Monday, April 22, 2024

Seymour Stein, On How He Met Madonna and Made Her a Star from His Hospital Bed: “And Now You Give Me the Money!”

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In 1982, Seymour Stein wound up in Lenox Hill Hospital with a heart infection. But he’d sent his Sire Records scout Mark Kamins out into the world to find new acts, and Kamins, a deejay, came up with Madonna.

In his must read book, “Siren Song,” Stein wrote about their first meeting — in his room at Lenox Hill.

He recalled:

By the time Madonna walked in with Mark Kamins that evening, I had been fully briefed and tidied up by a team of ladies. My hair was good, I no longer smelled like a French farm laborer, windows had been opened, piles of magazines and tapes had been neatly stacked. All that was missing was the pipe, the monocle, the book, and the beagle asleep at my feet. Of course, Madonna took one look at the tube stuck into my skin and squirmed. Not that she really cared about my predicament. She’d come to get a record deal before some old record guy croaked, along with his check-signing hand. She was all dolled up in cheap punky gear, the kind of club kid who looked absurdly out of place in a cardiac ward. She wasn’t even interested in hearing me explain how much I liked her demo. “The thing to do now,” she said, “is sign me to a record deal.” She then opened her arms and laughed. “Take me, I’m yours!”

She was goofing around doing a Lolita routine because I was twice her age. Or maybe I really was smiling back at her like a dirty old man, because she didn’t take long to cut through all the small talk and go straight for the kill. Peering into the back of my head with those Madonna eyes, she said, “And now, you give me the money.” “What?” I snapped back, which was unusual for me. As a rule, I’m always careful around artists, but Madonna had bigger balls than the four men in the room put together. “Look, just tell me what I have to do to get a fucking record deal in this town!” she hit back, sounding deflated. “Don’t worry, you’ve got a deal,” I assured her.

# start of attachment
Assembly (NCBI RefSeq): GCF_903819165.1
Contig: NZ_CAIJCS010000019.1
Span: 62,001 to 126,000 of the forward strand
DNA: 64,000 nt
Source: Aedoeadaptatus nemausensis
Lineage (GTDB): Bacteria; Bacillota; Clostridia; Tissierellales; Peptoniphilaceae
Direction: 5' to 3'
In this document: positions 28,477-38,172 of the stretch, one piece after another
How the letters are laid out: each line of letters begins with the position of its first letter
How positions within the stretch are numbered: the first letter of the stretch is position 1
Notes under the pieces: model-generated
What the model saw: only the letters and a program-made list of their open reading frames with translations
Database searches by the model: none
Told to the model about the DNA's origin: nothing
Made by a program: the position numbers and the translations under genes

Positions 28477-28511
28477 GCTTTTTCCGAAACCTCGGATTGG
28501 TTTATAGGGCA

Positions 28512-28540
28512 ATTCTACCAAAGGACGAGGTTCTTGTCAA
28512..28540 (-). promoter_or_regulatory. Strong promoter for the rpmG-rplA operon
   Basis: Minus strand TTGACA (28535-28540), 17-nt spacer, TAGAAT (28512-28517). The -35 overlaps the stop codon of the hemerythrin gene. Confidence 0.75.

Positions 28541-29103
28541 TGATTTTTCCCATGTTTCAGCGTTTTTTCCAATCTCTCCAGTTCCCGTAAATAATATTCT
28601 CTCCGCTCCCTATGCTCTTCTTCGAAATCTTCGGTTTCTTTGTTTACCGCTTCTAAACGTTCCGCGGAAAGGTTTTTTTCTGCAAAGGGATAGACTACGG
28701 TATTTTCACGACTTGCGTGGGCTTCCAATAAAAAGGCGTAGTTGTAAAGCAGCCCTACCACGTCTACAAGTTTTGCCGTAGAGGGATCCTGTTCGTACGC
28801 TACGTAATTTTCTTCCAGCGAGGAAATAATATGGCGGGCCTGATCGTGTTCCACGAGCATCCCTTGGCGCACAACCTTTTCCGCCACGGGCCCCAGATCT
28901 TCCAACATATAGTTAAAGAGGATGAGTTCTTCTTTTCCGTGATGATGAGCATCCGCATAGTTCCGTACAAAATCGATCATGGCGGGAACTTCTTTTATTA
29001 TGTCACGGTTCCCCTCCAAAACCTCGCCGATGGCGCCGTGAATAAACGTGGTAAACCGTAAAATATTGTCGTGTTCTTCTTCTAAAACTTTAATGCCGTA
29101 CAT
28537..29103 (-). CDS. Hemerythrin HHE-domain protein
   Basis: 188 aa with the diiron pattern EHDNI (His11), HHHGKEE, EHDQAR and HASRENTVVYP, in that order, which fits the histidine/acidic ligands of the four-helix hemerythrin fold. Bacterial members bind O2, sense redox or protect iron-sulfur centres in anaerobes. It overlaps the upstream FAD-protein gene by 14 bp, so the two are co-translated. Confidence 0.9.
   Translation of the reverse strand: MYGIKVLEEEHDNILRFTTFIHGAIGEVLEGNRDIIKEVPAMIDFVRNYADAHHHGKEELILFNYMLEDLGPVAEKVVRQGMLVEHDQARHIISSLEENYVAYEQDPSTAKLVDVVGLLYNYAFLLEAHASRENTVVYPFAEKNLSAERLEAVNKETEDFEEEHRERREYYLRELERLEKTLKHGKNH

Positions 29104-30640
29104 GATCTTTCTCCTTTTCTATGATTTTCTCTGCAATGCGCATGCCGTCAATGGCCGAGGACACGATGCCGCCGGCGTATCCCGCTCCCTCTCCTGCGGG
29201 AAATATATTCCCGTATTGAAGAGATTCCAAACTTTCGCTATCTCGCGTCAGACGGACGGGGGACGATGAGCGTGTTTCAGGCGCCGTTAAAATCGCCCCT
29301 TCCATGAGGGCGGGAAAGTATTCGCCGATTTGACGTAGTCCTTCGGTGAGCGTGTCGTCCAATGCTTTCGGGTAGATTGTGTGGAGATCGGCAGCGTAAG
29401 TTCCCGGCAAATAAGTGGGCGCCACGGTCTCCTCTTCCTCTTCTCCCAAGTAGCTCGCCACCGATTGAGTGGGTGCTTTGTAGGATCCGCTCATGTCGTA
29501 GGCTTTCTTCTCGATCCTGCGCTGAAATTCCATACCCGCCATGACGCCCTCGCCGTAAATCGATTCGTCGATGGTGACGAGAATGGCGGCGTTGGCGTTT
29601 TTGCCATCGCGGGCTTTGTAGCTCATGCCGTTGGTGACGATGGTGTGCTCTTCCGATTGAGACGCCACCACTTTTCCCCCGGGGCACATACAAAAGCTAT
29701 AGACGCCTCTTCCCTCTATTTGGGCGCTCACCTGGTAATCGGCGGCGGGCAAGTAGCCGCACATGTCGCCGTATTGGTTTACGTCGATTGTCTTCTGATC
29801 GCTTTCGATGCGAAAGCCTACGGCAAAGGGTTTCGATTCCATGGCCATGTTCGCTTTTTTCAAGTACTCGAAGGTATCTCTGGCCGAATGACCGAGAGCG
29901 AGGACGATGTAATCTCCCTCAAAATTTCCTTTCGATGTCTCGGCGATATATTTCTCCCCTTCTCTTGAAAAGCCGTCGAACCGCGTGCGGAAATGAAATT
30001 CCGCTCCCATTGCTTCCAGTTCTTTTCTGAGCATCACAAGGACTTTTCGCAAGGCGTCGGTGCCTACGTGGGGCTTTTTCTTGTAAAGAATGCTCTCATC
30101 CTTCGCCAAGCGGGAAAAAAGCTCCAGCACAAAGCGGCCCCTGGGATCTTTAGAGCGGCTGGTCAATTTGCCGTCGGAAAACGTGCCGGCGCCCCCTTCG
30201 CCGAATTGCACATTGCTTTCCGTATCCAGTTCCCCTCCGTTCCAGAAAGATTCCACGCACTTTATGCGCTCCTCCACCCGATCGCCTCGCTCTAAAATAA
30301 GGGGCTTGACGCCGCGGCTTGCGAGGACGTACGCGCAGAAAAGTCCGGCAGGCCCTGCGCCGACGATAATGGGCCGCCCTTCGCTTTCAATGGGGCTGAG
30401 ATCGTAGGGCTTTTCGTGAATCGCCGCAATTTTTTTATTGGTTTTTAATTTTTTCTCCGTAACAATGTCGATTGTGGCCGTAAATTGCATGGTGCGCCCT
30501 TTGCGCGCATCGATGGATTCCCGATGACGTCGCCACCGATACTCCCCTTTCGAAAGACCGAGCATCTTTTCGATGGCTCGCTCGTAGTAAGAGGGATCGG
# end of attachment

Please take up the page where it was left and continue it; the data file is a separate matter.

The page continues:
And with that exchange, we finally met each other on level ground. Madonna had a power over men, a power over everyone that I think she was too young to control or even realize. For obvious reasons, her magic didn’t work the same way on me, which I think was a good thing for us both. I doubt she knew I was gay, and all I knew about her was the tape I’d heard. I had no idea she was stone broke and secretly hoping to leave the hospital with a check.

The pair went on to have a string of hits through the 80s, from “Lucky Star” to “Vogue,” making Madonna rich beyond even her wildest dreams. It was all due to Seymour Stein.

Roger Friedman
Roger Friedmanhttps://www.showbiz411.com
Roger Friedman began his Showbiz411 column in April 2009 after 10 years with Fox News, where he created the Fox411 column. His movie reviews are carried by Rotten Tomatoes, and he is a member of both the movie and TV branches of the Critics Choice Awards. His articles have appeared in dozens of publications over the years including New York Magazine, where he wrote the Intelligencer column in the mid 90s and covered the OJ Simpson trial, and Fox News (when it wasn't so crazy) where he covered Michael Jackson. He is also the writer and co-producer of "Only the Strong Survive," a selection of the Cannes, Sundance, and Telluride Film festivals, directed by DA Pennebaker and Chris Hegedus.
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